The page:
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Posted by: jsonmez | September 19, 2011

Goal Setting and Routines

I’m back finally! After moving across the country.

I moved from Boise, Idaho to Wesley Chapel, Florida.  One of the main reasons I have been quiet lately has to do with the subject of this post.

goal

About goals

I have heard many people talk about settings goals.  Setting goals is very important, but goals themselves do not ensure success.

Goals give us a way to measure and define success, but not to actually achieve it.

We do have to start with good goals, so let’s talk about what a good goal is.

A good goal is like good done criteria for a backlog.  A good goal is one that is:

  • Measurable
  • Has a time constraint
  • Achievable without being overwhelming
  • Sufficiently broken down, (it is a single thing, not a collection of things.)

If you don’t define a good goal, the chances of achieving it go down drastically.  If your goal is not clear cut enough, you may not even be able to tell when it is achieved.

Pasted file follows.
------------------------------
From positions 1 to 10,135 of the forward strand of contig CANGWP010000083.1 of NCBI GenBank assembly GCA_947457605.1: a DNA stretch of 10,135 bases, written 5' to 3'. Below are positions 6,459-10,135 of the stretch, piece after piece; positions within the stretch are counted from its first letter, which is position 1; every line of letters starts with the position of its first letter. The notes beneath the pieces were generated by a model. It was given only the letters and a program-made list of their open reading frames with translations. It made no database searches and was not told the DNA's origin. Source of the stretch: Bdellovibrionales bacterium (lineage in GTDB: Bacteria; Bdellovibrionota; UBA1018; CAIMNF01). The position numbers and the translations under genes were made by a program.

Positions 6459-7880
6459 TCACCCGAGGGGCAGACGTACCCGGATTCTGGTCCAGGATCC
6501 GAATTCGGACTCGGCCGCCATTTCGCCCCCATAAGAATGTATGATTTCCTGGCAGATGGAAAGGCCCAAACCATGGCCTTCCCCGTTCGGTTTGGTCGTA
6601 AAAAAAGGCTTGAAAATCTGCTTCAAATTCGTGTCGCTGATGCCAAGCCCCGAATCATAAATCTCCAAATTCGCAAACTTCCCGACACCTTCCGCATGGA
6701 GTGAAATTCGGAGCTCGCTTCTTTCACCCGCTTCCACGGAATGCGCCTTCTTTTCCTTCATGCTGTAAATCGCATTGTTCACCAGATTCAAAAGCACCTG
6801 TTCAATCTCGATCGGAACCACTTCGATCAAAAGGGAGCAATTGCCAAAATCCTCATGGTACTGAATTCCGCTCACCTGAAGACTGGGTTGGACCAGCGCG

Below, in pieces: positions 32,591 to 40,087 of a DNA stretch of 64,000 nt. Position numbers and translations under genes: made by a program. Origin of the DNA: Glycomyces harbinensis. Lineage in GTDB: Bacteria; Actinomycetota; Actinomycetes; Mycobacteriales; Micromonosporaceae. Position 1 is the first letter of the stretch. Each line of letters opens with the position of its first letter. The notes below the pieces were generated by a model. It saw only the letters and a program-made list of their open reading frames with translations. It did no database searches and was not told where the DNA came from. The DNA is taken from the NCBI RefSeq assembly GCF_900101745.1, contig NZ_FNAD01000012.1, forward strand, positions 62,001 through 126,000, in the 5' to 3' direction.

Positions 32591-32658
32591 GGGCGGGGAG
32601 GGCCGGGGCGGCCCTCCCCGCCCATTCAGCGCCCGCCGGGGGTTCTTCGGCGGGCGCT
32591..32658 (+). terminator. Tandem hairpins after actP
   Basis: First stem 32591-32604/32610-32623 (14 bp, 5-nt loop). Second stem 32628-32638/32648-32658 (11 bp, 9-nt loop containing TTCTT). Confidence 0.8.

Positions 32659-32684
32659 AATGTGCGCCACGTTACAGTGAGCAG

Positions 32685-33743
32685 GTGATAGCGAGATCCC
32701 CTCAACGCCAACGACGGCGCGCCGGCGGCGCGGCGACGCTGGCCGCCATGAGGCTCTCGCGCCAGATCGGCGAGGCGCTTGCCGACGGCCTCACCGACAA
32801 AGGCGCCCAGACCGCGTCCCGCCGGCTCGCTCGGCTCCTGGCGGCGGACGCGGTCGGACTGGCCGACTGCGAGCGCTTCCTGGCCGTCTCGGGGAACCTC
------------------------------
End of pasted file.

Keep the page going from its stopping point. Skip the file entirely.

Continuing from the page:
In my world, good goals are things like:

  • By Dec 10th I will lose 20 pounds.
  • I will read one technical book each month.
  • I will create and launch an iPhone application by Nov 15th.

Bad goals are things like:

  • I will improve my diet
  • I will start lifting weights
  • I will improve my SQL skills

Goals aren’t enough

Once you have good goals, you should be good to go right?

Wrong!

How many times have you set good goals that you never achieved?  Always something seems to come up, or the timing isn’t right, etc.

The problem is, life happens.  You have to deal with all kinds of issues you can’t predict, so you don’t end up having the time to achieve your goals.

You usually don’t have anything on the line, so nothing is forcing you to complete the goals.

First let’s talk about the issue of life happening and disrupting you from achieving your goals.

There is a simple solution for this problem…